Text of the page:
Sadvertiser’s senior journalist to leave paper after 46 years

The Redhill-based Croydon Sadvertiser‘s longest serving journalist, Ian Austen, is to leave the paper.

Ian Austen, right, receives his long-service award from the 2009 Croydon Mayor, Margaret Mead

Ian Austen, right, receives his long-service award from the 2009 Croydon Mayor, Margaret Mead. Not that Austen ever worked for the council

Austen is retiring, Inside Croydon understands, at the end of May after nearly 46 years with the paper and its related titles.

In more recent times, Austen has appeared to be somewhat marginalised by his own paper, which has had an editor who has tended to disregard coverage of Town Hall politics as uninteresting. Austen’s reports rarely benefited from the promotion or positioning in the paper which they might have merited earlier in his career.

Meanwhile, recent figures from the Audit Bureau of Circulations show the Sadvertiser with its lowest weekly sale in history, having lost one-fifth of its weekly sales in the past two years.

Austen has been covering the local Establishment for so long, he has come to be regarded as part of that very Establishment. Above all, he became something of a rarity in journalism in 2015, a trusted reporter.

“He has been regarded by the leadership of both political parties as a loyalist to both Croydon and its council, and at least he has made the effort to continue newspaper coverage of council meetings,” one long-standing Croydon councillor told Inside Croydon.

Another senior figure in local politics, who has known Austen for 25 years, said, “He must have sat through more Croydon Council meetings than almost anyone else, and for that alone he deserves a double gold watch on his retirement.”

Austen joined the then flourishing Advertiser as a teenaged trainee in 1969.

One of the Sadvertiser's "sell" posters this week. The editor described this on social media as "#journalism"

One of the Sadvertiser‘s “sell” posters this week. The editor described this on social media as “#journalism”

In his years with the title, Austen worked as chief reporter, education correspondent, news editor (twice), political reporter and local government and business correspondent, either in Croydon or on the group’s other editions in Sutton and Caterham.

He was also a popular and effective “FoC”, or Father of Chapel, the name given in newspapers for the branch leader of the trades union, the NUJ. This, if nothing else, was something which will not have enamoured Austen to the newspaper’s owners, who for a long period until recently were an off-shoot of the company which runs the Daily Mail.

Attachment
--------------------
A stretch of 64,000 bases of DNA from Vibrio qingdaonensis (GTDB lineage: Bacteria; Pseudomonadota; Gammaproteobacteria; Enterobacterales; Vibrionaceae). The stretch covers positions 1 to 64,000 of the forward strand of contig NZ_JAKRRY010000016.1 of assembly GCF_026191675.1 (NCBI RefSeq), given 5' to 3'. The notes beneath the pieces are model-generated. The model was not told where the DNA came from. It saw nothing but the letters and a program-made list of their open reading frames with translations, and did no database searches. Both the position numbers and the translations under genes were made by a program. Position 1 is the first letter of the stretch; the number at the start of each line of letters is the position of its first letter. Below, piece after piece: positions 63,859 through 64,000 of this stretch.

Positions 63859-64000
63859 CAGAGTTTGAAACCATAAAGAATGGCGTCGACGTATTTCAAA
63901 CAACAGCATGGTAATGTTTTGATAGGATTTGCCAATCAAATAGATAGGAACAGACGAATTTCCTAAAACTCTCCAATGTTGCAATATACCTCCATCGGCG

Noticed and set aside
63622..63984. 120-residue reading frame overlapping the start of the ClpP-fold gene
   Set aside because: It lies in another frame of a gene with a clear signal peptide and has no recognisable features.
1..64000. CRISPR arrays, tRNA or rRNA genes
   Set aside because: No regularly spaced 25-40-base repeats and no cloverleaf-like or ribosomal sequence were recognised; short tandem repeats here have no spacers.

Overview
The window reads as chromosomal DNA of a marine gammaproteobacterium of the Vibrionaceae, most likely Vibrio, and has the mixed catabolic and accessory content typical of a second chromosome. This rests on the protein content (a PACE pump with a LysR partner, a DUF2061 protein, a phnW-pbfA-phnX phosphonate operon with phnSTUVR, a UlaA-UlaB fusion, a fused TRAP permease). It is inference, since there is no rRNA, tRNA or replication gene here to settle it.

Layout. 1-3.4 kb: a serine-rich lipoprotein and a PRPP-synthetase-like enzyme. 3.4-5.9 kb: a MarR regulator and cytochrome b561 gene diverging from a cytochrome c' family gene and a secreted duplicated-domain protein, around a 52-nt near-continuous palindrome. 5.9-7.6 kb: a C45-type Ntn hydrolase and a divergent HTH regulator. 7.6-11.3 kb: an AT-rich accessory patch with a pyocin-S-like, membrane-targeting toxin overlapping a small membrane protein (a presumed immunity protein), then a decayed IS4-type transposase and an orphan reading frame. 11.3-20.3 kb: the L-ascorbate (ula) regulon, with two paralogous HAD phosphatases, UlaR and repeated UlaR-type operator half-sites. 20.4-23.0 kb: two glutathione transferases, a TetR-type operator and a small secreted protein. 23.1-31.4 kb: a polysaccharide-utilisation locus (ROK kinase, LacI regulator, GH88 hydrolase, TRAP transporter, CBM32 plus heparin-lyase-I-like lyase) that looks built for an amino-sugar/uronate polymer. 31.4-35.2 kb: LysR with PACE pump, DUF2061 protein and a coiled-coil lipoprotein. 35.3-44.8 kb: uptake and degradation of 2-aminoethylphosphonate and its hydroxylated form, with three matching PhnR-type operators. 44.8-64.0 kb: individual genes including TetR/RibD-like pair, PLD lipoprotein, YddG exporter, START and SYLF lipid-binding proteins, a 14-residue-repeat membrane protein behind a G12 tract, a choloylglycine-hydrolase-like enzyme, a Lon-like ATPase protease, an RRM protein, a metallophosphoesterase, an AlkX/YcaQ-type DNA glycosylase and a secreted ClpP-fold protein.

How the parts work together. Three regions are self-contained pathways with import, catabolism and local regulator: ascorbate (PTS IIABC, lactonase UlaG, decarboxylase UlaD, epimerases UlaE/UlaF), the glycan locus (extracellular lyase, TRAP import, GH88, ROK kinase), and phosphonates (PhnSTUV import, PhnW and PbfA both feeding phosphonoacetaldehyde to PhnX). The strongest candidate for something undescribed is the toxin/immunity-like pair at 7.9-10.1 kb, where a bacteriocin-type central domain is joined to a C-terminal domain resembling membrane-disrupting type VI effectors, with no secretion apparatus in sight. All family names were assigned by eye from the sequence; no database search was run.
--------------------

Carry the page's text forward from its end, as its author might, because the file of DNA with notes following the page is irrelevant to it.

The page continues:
Six years ago, the grateful burghers of the then Tory-run Croydon Council made a special presentation to Austen to recognise his 40 years of service.

At the time, Austen was reported as saying, “It’s vitally important that you have a local government reporter. I know a lot of the youngsters don’t like doing it as they think it’s dull.”

The Sadvertiser no longer sends a staff reporter to all council meetings. Nor is the Croydon Sadvertiser based in Croydon.

According to its audited sales figures, the Croydon Sadvertiser sold an average of just 6,087 copies per week in 2014 – down from 7,700 in 2012, a 20 per cent fall in circulation in two years. In 2014, the Sadvertiser continued to distribute free copies in the south of the borough, adding 22,000 to its weekly circulation figures. But even this was down by 8,000 on free copies distributed in 2012.

The paper’s staff point to its growing audience online as compensating in some way for this loss of sales.

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About insidecroydon

News, views and analysis about the people of Croydon, their lives and political times in the diverse and most-populated borough in London. Based in Croydon and edited by Steven Downes. To contact us, please email inside.croydon@btinternet.com
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2 Responses to Sadvertiser’s senior journalist to leave paper after 46 years

  1. Another nail in the Advertiser’s coffin.
    Austers, as we knew him, was a well respected reporter with a wealth of reliable contacts, particularly in the field of politics.
    But he was also a father figure to many of the graduates who arrived in the newsroom believing they knew everything about journalism only to be brought low by a bruising encounter with a harassed editor or a surly chief sub.
    It was Austers to whom they turned in their hour of need. And he never disappointed them; ever patient in his explanations; ever ready with some good advice.
    He used to tell the story of being a junior himself and being sent to cover fetes, fayres and garden parties on Saturday afternoons. His news editor expected him to return with at least four extra stories or pointers he had discovered in casual conversation during each event. These gems were all genuine local news, not manufactured PR. And they were the essence of what made a local newspaper a must buy for thousands of people every week.
    Austers, have a long and happy retirement.

  2. catswiskas says:

    End of an era. I wish Mr Austen a long and enjoyable retirement too.

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